The Market’s Dreams of Sugar Plums...
Yep, this decade is now about 97.5% over.
It’s hard to remember where it all started.
After all, when it began quantitative easing was the thing, our recovery from global meltdown was the talk of the day, every second financial news soundbite described a “double dip into hell", and earnings were a drop in the bucket compared to where they are today.
Interestingly, the earnings yield today on the S&P 500 is higher than a decade ago, dividends are nearly three times higher, and interest rates oddly enough are lower.
This data can be confirmed here.
So, as we peer into the ugliness of the future (per whatever media channel you may be listening too), note that the $170 or so this year in earnings is good.
And the $182 by this time next year is better.
No matter how much of the negative garbage you get inundated with online fight the urge to run if you can, even when it’s ugly:
The Thing About Octobers
Octobers tend to be as ugly as Septembers.
It’s a month where dreams of sugar plums go to die, and when most annual lows in markets have been made; at least the ones we all remember for a lot longer than we’d care to.
The third quarter went into the books as "choppy, volatile, full of angst, and uh, very close to where it started":
- S&P 500 – flat
- NYSE – flat
- Dow Jones – flat
- NASDAQ - flat
(Note: all within 50bps of where they started.)
In other words, had you gone to take a long nap as the summer began and awoke yesterday, you'd be just fine…and totally oblivious to all the garbage floating into our minds over the last 90 days.
Well, now we live through October.
And just as suggested recently, I suspect we may be seeing exactly the type of chop we need to shake the last of the weak hands away as 2020 approaches.
The earnings season is dead ahead and after ratcheting them down again, analysts have set the stage for the "earnings hook" as seen in many quarters over the years.
Look for the ugliness to bear fruit, and for new lows in sentiment, scared money, more bond buying, and value creating in the portfolios for those who can remain patient and disciplined.
Meanwhile, On the Road…
Truckers are doing just fine, thanks.
Product is moving as consumers get ready for the shopping season.
And the summer haze is slowly burning away as the better part of the economic calendar rapidly heads our way.
For those who sold in May and went away they now need to figure when to buy back in, which is always a tedious process and rarely profitable in the long run.
Have a look at the latest from trucks moving cargo goods and inventory for consumer needs:
Truck tonnage, which is published monthly by the American Trucking Association, has a strong tendency to track the level of stock prices over time, as this great chart from Scott Grannis shows.
Note that truck movements, which advance ahead of the S&P, tend to be leading indicators over the years.
In other words, if you move it, they will come.
Last month's post showed a huge spike in July truck tonnage, but to be fair the series has been unusually volatile of late…like for the last 25 years or so.
The most recent datapoint for August registered a 3.2% drop from July.
If you focus on that summer slowdown (which is normal) though, you would miss the 4.1% year over year gain noted.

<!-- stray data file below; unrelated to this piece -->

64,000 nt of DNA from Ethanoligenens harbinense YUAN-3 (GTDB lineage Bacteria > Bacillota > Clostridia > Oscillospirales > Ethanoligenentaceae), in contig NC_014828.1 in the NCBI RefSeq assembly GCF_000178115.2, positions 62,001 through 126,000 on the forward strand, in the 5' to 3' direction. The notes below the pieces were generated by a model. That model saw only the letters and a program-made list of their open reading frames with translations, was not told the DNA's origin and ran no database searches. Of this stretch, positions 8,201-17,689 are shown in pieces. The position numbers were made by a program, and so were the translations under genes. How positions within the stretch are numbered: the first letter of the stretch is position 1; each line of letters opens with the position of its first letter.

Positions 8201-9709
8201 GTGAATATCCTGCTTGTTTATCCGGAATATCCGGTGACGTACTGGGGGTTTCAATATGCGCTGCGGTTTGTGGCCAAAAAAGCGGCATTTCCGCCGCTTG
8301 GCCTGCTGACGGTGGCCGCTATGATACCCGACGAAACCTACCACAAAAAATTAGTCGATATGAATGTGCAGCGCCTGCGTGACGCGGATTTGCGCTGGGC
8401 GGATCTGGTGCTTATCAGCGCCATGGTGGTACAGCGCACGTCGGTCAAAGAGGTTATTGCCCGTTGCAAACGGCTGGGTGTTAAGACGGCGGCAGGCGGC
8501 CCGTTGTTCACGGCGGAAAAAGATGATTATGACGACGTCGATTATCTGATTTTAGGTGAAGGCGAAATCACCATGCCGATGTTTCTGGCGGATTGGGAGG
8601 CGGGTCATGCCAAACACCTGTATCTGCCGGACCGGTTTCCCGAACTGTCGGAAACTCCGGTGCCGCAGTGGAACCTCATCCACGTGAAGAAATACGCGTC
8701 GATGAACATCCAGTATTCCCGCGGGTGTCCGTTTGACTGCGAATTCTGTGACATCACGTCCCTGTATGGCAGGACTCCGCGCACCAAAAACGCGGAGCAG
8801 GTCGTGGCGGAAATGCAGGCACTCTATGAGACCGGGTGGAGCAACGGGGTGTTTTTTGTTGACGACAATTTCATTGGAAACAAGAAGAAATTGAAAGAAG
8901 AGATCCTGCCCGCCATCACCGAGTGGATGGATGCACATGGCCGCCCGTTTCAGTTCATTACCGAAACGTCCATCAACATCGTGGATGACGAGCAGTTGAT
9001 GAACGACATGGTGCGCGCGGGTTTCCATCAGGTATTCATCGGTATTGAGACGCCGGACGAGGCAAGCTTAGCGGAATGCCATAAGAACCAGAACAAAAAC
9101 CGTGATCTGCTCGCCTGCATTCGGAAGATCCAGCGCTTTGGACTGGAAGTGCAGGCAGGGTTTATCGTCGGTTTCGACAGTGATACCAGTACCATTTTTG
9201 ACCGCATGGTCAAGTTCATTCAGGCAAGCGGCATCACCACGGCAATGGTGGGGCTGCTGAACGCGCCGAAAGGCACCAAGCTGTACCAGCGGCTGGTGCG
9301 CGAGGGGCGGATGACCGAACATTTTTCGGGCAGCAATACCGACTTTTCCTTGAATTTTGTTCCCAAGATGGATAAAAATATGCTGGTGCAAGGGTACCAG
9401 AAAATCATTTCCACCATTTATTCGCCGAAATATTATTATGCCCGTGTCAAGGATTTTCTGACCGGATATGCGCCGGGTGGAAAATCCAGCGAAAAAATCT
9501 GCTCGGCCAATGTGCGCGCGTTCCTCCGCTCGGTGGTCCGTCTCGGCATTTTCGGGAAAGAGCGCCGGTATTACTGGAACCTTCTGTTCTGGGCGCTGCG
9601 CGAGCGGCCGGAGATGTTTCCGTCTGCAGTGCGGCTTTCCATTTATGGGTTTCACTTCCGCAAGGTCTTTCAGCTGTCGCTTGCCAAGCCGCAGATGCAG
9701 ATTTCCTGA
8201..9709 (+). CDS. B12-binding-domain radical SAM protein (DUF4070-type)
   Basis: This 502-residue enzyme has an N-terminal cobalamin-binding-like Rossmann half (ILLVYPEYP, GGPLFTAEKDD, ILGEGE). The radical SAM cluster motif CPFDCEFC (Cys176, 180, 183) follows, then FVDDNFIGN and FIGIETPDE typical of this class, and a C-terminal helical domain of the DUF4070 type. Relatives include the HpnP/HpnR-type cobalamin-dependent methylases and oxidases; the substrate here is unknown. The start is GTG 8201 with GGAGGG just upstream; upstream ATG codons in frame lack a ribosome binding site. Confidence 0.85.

The figure represents the physical volume of goods carried by trucks (which represents "70.2% of the tonnage carried by all modes of domestic freight transportation, including manufactured and retail goods," according to the ATA).
This should be a reasonable proxy for the overall economy, and stock prices tend to rise as the economy grows.
And a three-month moving average does an excellent job of smoothing out the inherent volatility of this index, and it shows the series to be in a definite uptrend (chart above).
All of which suggests the equity market may be a bit too cautious about the current health of the economy.
Pray for an October swoon.
Generation Y Update
The mainstream press has told you that Gen Y is lazy, they are not living by the norms, and they will cause our economy to perish.
By the way, that is almost exactly the outcome expected from the Baby Boomers when they were young, just before the 18-year positive run in stocks and our economy throughout the 80's and 90's.
And Generation Y owns the 2020's and 2030's.
Data released by the U.S. Census Bureau earlier this week show that some 27,000 millennials between the ages of 25 and 39 left big cities like New York, San Francisco and Houston in 2018 for greener, and less expensive, pastures, the Wall Street Journal reports.
Chicago, Las Vegas, Washington, D.C. and Portland, Oregon, are also seeing large numbers of residents leave. That marks the fourth year in a row that there has a noticeable decline in the millennial populations in major cities.
And where are they moving?
In order to combat the ever-increasing housing costs and lack of access to family-friendly amenities, they’re off to nearby suburbs, primarily.
But the Journal notes other, more affordable, metropolitan areas are also gaining millennials, including cities like Austin, Columbus, Ohio, Los Angeles, San Diego and Seattle.
A 2018 survey of 1,200 adults aged 20-36 from Ernst & Young also revealed that more millennials are buying homes in the suburbs than in cities. Much of that is likely to do with the price: A 2018 report from Zillow found that home buyers will pay 26.5% of their income each month for a median-value home in a city, compared to 20.2% for a similar home in the suburbs."
In other words, the death knell that so many headlines intend to scare you with is greatly exaggerated.
When all the dust has settled, we suspect Gen Z will be just as powerful and large as Gen Y - making the pipeline of growing demand here in the US economy very steady and strong - for decades to come.